The British people have a proud history of stepping up and supporting those in need, but the actions of this Government yesterday betrayed hundreds of thousands of Yemeni children, as the Foreign Secretary chose to leave them to starve. In November, he told the House that humanitarian crises were one of his priorities, yet he has cut funding to the largest humanitarian crisis in the world by 60%. Clearly, the Foreign Secretary’s commitments are worthless. Does he agree that his Government’s actions have shown our allies and our detractors that his word cannot be trusted?
I thank the hon. Lady, although the obvious point to make is that the last Labour Government never hit 0.7% and only hit 0.5% twice. In relation to Yemen, over the last five years, including for 2021, we have been between the third and the fifth highest donors. We will keep up that effort. We have provided more than £1 billion of funding to the humanitarian crisis in Yemen since the conflict began, and of course we fully support the efforts of Martin Griffiths, the UN special envoy, to find peace there.
The Foreign Secretary is leading a hasty retreat from the world stage while others are stepping forward. We are the only G7 nation to cut aid. The United States has added billions to its development budget, and France has committed to increasing its support for the world’s poorest by reaching 0.7% by 2025. The Government cannot keep pretending that they can make cuts without risking millions of lives, so will the Foreign Secretary immediately publish all the details of the cuts made in 2020 and those projected for 2021? Will he also explain to the House what his priorities are? Clearly, preventing hundreds of thousands of Yemenis from going hungry and starving to death is not one of them.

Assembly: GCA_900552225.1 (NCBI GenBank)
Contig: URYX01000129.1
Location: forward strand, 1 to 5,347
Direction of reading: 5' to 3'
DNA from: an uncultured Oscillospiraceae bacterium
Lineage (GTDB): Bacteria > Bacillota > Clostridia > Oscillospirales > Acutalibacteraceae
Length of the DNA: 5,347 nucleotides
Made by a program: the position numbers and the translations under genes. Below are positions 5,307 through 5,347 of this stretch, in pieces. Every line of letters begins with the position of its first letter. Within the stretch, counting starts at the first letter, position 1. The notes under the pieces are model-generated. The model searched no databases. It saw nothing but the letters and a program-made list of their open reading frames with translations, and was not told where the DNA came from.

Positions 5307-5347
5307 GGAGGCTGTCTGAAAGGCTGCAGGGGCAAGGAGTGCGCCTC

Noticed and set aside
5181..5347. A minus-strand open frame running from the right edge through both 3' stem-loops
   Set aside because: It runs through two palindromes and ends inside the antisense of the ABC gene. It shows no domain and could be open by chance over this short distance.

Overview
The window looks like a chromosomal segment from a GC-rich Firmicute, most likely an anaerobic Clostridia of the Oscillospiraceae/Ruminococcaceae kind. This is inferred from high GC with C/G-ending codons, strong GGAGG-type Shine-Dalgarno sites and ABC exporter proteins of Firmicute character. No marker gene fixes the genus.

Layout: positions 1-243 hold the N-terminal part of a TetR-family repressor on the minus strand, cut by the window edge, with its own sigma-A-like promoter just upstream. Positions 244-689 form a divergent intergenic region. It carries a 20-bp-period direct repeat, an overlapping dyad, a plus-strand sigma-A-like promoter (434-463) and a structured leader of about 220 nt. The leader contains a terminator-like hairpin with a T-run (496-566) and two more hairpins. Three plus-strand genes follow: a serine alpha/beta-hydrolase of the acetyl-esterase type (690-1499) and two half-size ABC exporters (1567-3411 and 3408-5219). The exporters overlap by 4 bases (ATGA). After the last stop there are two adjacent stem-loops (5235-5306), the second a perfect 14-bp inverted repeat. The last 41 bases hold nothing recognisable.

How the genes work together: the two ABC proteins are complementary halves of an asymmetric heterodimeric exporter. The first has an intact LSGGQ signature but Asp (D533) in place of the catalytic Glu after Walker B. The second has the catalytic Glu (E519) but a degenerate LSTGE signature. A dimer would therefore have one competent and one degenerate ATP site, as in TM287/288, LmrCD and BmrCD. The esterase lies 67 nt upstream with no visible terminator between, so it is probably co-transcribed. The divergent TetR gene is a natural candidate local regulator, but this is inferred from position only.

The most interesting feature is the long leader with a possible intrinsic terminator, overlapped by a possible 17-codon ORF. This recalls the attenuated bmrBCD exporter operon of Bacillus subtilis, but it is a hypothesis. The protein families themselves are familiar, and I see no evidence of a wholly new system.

Of course, the allocations are published formally in the normal way, as I have just described, in the autumn. In fact, the new UK aid pledge of £87 million, which the hon. Lady so blithely dismisses, will feed an additional 240,000 of the most vulnerable Yemenis every month, support 400 health clinics and provide clean water for 1.6 million people. We are doing our bit. Of course these are very difficult financial circumstances. We remain, as we have over the last five years, between the third and the fifth highest donor into Yemen.
I very much welcome the Foreign Secretary’s commitment to women’s and girls’ education. Does he agree, however, that female genital mutilation, which sadly affects so many girls across the world, is one of the great hindrances to the education of girls in many parts of the world, including, sadly, Nigeria? I am sure he joins me in welcoming the release of the girls from Zamfara state only the other day, but will he raise with the Nigerian Government, when he next has the opportunity to do so, the likelihood that some 14 million will go through female genital mutilation between now and 2030? This is a crime, it is a sin, and it is against all justice.
I thank my hon. Friend, the Chairman of the Select Committee. I join him in welcoming the release of the young girls who were kidnapped, which I am sure came as a huge relief to the whole House. He raises, in a passionate way, the issue of FGM. We have been leaders in calling that out, and also in trying to work with Governments around the world, in particular in Africa, to try to bring an end to this appalling practice. We will continue to do so, in Nigeria and elsewhere.